After seeing the PBS "Frontline" program last night on Lee Atwater, I understand better why so many people (including me) had been turned off by politics, thinking Atwater's protégé, Karl Rove, and the Swift Boaters had taken over. But Obama gave us hope. My wife and I and many of our senior-citizen friends were moved by the young senator to try to change the old system of mud-slinging politics.
During the New York primary last February, I volunteered to campaign for Obama. I was told via Obama's Web site to show up at a nearby Starbucks and meet with my team leader, Sean Henry. When I showed up at 8:30 a.m. on a cold morning, I met my team. I was at least 50 years older than Sean and three team members, but two other team members were senior citizens. "Cool," I thought. It was like mothers and fathers campaigning with their grown children - with the same sort of camaraderie you often see in close families.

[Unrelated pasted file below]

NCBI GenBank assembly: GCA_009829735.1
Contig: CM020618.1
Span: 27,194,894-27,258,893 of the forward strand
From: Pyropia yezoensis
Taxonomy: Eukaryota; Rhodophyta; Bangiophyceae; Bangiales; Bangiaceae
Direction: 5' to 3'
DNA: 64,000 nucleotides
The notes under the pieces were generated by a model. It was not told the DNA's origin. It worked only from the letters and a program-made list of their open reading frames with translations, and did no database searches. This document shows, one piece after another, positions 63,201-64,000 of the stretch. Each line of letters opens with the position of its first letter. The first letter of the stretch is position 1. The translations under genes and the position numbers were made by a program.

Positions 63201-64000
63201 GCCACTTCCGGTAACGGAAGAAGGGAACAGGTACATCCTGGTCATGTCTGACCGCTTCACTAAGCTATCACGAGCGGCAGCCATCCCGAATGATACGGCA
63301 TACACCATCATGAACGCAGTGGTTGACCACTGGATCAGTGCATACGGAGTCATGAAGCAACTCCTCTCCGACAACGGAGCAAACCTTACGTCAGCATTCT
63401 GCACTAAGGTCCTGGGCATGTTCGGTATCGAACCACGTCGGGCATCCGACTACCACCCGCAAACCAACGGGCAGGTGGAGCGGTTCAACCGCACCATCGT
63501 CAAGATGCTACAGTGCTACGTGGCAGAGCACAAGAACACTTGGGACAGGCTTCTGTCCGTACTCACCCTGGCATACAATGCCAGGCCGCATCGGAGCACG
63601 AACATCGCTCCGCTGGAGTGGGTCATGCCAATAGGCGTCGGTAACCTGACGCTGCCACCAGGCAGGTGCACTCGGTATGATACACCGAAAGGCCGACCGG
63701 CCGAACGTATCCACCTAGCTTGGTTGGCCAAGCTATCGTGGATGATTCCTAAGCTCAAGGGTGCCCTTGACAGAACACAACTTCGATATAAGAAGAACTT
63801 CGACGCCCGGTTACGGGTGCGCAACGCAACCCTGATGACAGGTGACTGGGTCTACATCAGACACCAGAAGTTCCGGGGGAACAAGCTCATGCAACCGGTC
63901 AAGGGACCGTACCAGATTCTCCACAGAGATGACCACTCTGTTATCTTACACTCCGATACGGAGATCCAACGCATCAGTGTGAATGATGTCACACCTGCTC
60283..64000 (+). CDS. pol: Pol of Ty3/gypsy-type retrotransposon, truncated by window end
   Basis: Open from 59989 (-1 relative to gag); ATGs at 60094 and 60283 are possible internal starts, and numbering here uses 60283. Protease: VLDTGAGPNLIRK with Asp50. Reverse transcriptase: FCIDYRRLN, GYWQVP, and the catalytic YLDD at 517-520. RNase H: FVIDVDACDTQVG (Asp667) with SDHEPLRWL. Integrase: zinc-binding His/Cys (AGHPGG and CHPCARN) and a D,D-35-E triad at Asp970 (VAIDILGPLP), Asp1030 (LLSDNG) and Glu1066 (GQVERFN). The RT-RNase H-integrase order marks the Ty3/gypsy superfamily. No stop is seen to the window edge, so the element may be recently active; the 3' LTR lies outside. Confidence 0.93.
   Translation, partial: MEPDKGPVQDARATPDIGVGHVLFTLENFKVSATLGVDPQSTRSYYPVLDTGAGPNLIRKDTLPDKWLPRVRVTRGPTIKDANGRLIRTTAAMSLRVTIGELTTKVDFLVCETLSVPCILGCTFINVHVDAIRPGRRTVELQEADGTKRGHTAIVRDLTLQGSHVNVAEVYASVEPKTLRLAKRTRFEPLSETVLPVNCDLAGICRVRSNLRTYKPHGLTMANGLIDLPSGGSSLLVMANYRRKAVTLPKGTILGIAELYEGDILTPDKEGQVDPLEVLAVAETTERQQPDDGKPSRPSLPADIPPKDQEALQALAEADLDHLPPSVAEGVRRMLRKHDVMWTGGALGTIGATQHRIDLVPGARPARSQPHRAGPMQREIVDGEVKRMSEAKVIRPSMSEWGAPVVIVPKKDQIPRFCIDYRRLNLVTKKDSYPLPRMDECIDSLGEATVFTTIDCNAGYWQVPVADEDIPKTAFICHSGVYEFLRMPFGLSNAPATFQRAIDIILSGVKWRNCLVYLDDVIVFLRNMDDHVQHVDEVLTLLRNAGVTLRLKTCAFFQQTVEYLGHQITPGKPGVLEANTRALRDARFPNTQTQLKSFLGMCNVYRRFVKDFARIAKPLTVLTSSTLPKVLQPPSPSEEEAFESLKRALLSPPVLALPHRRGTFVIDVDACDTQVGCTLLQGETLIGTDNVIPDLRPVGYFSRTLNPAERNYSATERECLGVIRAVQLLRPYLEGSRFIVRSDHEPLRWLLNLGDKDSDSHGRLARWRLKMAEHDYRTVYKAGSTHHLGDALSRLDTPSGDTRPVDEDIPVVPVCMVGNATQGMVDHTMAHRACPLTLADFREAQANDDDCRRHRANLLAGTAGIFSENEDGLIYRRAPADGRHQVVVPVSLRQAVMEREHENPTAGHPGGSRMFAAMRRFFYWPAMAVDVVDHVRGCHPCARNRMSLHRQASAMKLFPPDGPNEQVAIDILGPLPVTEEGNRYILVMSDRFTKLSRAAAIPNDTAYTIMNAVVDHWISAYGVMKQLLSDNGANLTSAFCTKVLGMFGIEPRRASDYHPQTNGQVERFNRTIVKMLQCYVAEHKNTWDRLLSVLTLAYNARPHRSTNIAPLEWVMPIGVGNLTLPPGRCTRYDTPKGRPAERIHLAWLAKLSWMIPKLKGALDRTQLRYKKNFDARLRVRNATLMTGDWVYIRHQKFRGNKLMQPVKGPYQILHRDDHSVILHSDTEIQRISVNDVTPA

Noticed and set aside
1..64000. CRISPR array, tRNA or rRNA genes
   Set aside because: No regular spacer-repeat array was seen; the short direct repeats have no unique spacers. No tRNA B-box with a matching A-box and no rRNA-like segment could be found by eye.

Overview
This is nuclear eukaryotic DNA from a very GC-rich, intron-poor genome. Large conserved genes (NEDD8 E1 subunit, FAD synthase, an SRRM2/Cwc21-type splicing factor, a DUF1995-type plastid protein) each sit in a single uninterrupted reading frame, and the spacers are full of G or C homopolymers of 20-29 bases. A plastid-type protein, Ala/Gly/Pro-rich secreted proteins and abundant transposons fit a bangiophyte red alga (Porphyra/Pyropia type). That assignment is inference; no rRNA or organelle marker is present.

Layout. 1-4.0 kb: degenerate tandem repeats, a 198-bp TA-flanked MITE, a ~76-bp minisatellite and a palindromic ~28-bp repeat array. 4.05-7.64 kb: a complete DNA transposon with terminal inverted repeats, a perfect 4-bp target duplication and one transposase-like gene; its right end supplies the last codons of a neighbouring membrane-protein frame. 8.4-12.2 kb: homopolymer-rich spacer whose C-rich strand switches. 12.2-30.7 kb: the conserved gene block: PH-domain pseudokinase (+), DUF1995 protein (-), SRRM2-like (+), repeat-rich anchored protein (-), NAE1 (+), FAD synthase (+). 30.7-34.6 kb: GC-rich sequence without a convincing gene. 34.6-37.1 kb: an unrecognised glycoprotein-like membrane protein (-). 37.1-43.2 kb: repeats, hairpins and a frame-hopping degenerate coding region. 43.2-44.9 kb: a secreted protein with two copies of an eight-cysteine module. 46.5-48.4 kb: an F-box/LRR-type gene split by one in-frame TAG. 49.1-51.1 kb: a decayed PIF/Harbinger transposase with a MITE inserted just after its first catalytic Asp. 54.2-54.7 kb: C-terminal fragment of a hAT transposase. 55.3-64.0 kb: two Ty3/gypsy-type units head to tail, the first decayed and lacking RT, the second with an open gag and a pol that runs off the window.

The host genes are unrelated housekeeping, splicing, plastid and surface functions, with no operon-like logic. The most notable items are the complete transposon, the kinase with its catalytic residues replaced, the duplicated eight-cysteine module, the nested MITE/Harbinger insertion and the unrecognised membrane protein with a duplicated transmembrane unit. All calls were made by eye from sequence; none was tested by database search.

I also felt the same sense of family when my wife and I campaigned in South Philadelphia before the Pennsylvania primary. We were on a door-to-door team with a young woman in her twenties, and we were driven around by a jolly Irishman who talked about his grandchildren. Again, a multi-generational commitment was heartening to see.
My senior-citizen soul brother and prep-school classmate, Nick Kotz, campaigned tirelessly for Obama in Northern Virginia before the election - he hasn't worked so hard in years.
But many of our senior friends weren't ready to give up power. They wanted to hold on to the past, like McCain did. They said they valued experience, which, when translated, meant "seniority."
Well, I'm proud of all of us old farts who campaigned for Obama because we were smart enough to recognize that it was time to turn the country over to our much smarter, better educated children. We realized we haven't done so well.